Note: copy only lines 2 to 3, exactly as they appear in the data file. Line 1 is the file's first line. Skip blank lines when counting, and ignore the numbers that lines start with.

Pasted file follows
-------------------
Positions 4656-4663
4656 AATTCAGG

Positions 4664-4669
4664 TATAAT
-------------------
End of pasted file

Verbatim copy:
4656 AATTCAGG

Positions 4664-4669